Lao Tzu wanted people to be mindful of expended energy. Silverstein figured we should stop bouncing. Yet that old saying “All things come to those who wait” just isn’t our way of doing things.

We’d rather bounce than be mindful.

We join dating sites that look like Cosco flyers. We buy stuff on line, find it’s the wrong size, then list it on Buy and Sell. We post pictures on Facebook, then get mad when someone says our dog isn’t a “cutie.”

Our whole chemical make-up seems to be geared to bouncing and letting our cogs spin like crazy whirligigs. The only reason computers have so much memory today is because our own memories suck.

Lucky people see opportunity. They look at the bigger picture, invent something, and become zillionaires.

We can’t remember if we have a “cutie” dog or not. If Benji takes off, we have to go on Facebook to get an accurate description of our own dog.

Richard Wiseman, a psychologist, wrote in The Telegram about his study of lucky and unlucky people. Lucky people see opportunity. They look at the bigger picture, invent something, and become zillionaires.

Unlucky people stare at their televisions. Eventually the reruns turn them into warbling idiots like Tiny Tim. They miss opportunities for the same reason Tiny Tim did. He irritated the hell out of us. Unlucky people irritate the hell out of us, too. We can’t believe they’re still watching Friends.

Wiseman created the “lucky school” where unlucky people are taught to think like lucky people. It consists of turning off the television and shoving them outside. Some come back enlightened, others get sun burns.

The takeaway is that our cogs will connect and disconnect whether we’re lucky or not. Everyone has good and bad days, which is why we should make the most of our bouncing — even if we end up warbling like Tiny Tim.

Lucky people figure it’s better to try something than sit around watching Friends. Luck is knowing when to stop idolizing sitcoms.

Luck and timing are more or less self-imposed. Too often we wait for luck to happen, figuring it gets delivered by a stork or a bonsai tree.

Lucky people figure it’s better to try something than sit around watching Friends. Luck is knowing when to stop idolizing sitcoms.

My favourite Silverstein poem describes two people who pass right by each other, despite being so well matched. She had blue skin, and so did he, He kept it hid, and so did she, They searched for blue their whole life through, Then passed right by — And never knew.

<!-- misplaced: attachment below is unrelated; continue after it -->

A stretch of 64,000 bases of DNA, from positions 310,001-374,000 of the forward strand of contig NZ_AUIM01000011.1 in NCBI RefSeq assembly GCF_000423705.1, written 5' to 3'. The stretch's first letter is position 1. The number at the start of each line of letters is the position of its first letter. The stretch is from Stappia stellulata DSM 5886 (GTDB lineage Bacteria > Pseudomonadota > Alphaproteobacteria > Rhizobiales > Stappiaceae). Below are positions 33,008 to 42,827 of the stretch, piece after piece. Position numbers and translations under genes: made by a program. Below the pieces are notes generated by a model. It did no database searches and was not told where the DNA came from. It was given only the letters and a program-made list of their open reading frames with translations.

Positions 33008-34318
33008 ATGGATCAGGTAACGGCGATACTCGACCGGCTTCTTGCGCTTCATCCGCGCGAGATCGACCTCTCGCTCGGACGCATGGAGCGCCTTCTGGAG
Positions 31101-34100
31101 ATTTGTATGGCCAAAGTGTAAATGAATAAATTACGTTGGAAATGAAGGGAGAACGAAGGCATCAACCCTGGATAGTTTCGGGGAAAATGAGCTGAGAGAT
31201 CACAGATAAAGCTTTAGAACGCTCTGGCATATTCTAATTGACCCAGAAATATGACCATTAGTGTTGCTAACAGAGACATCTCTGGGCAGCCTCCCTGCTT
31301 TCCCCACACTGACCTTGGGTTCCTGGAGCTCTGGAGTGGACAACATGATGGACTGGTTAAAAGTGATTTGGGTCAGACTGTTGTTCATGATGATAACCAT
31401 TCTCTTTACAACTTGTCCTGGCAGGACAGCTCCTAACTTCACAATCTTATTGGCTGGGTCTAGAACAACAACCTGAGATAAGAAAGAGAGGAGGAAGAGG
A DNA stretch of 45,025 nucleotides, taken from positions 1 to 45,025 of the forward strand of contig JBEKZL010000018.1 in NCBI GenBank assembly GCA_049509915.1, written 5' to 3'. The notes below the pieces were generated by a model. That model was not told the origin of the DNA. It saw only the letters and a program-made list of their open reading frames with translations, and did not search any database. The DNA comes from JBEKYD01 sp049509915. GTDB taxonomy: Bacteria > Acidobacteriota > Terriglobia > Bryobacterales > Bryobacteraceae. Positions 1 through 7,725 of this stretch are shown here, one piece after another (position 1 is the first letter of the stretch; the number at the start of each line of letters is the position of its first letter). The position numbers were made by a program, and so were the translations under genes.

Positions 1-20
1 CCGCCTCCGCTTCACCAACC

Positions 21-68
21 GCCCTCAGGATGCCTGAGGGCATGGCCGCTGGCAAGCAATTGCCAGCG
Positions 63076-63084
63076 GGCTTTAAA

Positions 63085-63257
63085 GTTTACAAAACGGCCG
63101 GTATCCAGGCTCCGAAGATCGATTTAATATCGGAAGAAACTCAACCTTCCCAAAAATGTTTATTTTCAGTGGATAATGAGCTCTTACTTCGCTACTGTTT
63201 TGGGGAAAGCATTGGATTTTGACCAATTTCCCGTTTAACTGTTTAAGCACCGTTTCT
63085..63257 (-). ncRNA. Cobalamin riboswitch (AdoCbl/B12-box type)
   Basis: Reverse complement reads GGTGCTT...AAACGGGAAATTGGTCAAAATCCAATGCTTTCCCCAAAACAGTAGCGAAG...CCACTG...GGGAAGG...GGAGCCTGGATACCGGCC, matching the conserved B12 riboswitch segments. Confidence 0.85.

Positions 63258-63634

In other words, you can’t wait for luck — or anything — to come to you. As Wiseman noted in his study, “Unlucky people stare at one page whereas lucky people flip through finding new possibilities.”

It’s like the professor on Gilligan’s Island. Everyone’s carrying on their daily lives, trying to duplicate what they had before they got marooned. Only the professor keeps looking for a way off. Without him, they’d probably still be out there, trying to get a new sitcom, preferably out of the sun.

In a way, Gilligan’s Island is a parable of life. Either we learn to be like the professor, or we end up like Gilligan.

In a way, Gilligan’s Island is a parable of life. Either we learn to be like the professor, or we end up like Gilligan. All he does most days is fall in the lagoon or get hit on the head by a falling coconut.

It makes for great comedy, but it’s still stupid.

If you’re happy being stupid, watch Friends. If you want your luck to change, do something to change it, or at least watch The Nature of Things.

Mammals, birds, insects don’t just sit around twiddling their wings, feet or claws. They do something. Take a lesson from them.

And read the Tao. It’s better than all the sitcoms out there.

Robert Cormack is a novelist, humorist and blogger. His first novel “You Can Lead a Horse to Water (But You Can’t Make It Scuba Dive)” is available online and at most major bookstores. Check out Skyhorse Press or Simon & Schuster for more details.

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I did a poor imitation of Don Draper for 40 years before writing my first novel. I'm currently in the final stages of a children's book. Lucky me.